The second surprise was the first story. The third surprise was the second story. The fourth surprise was the third story … and so on.

Each of the stories is so different, yet so extraordinary and unexpected that each could have easily been a novel by themselves (or a movie – and I’m not the first one to say this). All six of them (yes, six, not seven, but I’ll let you read the book to learn why) are, of course, connected to the mysterious figure of the Shrike, the alien (in the worst possible sense of the word) entity that some revere as a god, while others seek to destroy as if eliminating a pest (well, a pretty horrible one).

However, the strongest point of the six stories is not just how different they are in content. It’s the style, too, their voice, their personality changes tremendously based on the characters. The posse that Simmons has created provides one of the most heterogeneous assemblies of high-contrast, well defined and individualized characters. Creating such a group is a challenge from the outset, but Simmons turns the fact that they are always together, with a constant danger of ‘not being who they should’, into an asset for the book, as contrast between them furthers their individuality.

There is a lot to say about meaning and deeper ideas in the book, but … where should I start? From politics and hunger for power to humble personal discovery, from the relativity of philosophy, literature and history to God, from science to issues of ecology and eco-terrorism, the novel touches all of them raising interesting questions for those who are looking for more than just a good action-packed story.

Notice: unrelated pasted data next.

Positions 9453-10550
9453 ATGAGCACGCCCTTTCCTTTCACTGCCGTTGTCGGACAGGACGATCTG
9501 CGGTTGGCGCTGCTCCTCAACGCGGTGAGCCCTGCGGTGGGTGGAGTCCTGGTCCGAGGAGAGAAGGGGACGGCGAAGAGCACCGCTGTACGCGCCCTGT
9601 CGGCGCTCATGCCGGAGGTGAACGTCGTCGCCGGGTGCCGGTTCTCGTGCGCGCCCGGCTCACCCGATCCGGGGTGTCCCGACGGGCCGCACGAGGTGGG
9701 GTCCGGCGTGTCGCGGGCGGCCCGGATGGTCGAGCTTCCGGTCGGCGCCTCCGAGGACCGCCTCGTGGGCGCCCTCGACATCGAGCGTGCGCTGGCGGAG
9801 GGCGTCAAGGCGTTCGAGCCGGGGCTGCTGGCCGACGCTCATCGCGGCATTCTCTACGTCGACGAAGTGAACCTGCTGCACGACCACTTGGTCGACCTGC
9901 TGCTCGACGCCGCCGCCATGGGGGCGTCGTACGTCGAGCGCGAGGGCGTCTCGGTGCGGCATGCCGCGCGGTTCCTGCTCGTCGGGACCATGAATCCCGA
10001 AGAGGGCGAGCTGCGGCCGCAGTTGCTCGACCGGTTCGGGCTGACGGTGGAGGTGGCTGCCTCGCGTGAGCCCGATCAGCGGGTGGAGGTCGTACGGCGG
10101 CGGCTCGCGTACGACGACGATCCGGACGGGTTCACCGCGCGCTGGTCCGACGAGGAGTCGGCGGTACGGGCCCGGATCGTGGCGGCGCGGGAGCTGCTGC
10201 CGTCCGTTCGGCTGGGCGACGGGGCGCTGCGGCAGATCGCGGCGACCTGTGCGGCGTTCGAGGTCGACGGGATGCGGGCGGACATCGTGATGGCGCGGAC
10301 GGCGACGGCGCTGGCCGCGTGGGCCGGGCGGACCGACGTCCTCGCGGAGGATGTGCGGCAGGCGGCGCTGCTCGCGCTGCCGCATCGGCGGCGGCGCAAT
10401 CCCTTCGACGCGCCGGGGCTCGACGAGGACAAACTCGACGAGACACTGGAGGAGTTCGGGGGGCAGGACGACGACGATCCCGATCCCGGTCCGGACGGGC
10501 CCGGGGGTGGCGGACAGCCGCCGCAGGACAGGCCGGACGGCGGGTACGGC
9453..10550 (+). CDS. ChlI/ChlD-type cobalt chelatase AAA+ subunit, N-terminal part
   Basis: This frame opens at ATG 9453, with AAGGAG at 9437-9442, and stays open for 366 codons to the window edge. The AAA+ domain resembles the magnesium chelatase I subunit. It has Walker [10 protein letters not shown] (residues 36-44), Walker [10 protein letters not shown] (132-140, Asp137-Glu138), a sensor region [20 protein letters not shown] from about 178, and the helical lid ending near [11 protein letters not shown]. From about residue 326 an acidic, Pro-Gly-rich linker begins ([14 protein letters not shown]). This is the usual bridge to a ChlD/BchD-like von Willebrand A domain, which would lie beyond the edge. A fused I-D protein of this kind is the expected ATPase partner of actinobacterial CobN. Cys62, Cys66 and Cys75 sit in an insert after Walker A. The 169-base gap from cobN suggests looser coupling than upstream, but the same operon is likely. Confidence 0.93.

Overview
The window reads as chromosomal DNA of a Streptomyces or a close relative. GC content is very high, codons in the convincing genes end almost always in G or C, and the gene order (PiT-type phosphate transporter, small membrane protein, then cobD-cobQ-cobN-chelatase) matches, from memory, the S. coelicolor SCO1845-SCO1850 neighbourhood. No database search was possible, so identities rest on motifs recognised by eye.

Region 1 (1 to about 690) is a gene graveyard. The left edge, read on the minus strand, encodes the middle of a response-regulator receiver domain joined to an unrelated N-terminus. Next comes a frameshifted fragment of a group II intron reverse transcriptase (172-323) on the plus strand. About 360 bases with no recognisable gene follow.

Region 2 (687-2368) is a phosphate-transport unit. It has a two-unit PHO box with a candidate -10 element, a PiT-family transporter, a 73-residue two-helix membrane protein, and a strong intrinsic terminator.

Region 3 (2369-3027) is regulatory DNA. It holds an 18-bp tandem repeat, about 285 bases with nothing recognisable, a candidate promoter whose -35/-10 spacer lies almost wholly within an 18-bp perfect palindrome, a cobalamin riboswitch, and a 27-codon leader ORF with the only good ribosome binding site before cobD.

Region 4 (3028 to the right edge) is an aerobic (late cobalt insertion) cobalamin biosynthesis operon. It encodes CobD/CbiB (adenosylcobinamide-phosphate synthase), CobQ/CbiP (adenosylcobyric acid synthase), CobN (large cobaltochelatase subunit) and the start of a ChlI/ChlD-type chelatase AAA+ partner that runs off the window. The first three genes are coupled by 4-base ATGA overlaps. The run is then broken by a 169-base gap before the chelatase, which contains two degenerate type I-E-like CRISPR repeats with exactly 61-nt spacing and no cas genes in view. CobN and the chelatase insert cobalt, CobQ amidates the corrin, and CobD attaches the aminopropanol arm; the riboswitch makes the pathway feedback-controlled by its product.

I’ll close here, with a warning. Make sure you have The Fall of Hyperion (second novel of the Hyperion Cantos) handy by the time you finish this. Trust me if you don’t enjoy going cold turkey.

You already have it in you, dear reader

17 Mar

If you’re gonna read a writing book, it might as well be Stephen King’s On Writing: A Memoir of the Craft.

This is not a field guide for entering the writers’ complex world, or an encyclopedia of smart-ass techniques. If there’s a catchphrase that would define it best, my pick would be “you already have it in you, dear reader.”

Let me explain why.

The book is structured in two parts. The first half is pretty much an autobiography, just what the title promises. It’s a story of King’s life and how his writing evolved, based on his experiences. A great way to show that you are what you write and the other way around.

While seeing how King grew from a teenager writing crappy (sort of…) stories to a record-breaking author is inspiring, what really struck me was the second half of the book, concerning technique.

‘But wait, you said this wasn’t a book about technique!’ I hear the crowds roar.

It isn’t. The advice King gives is so basic, so fundamental and simple, I would hardly call it ‘technique’. What makes it so hard-hitting is precisely the simplicity. Writing isn’t supposed to be hard, it is just a matter of putting all your heart and skill into learning how to do it properly. Yes, it may take a long time, but work pays off.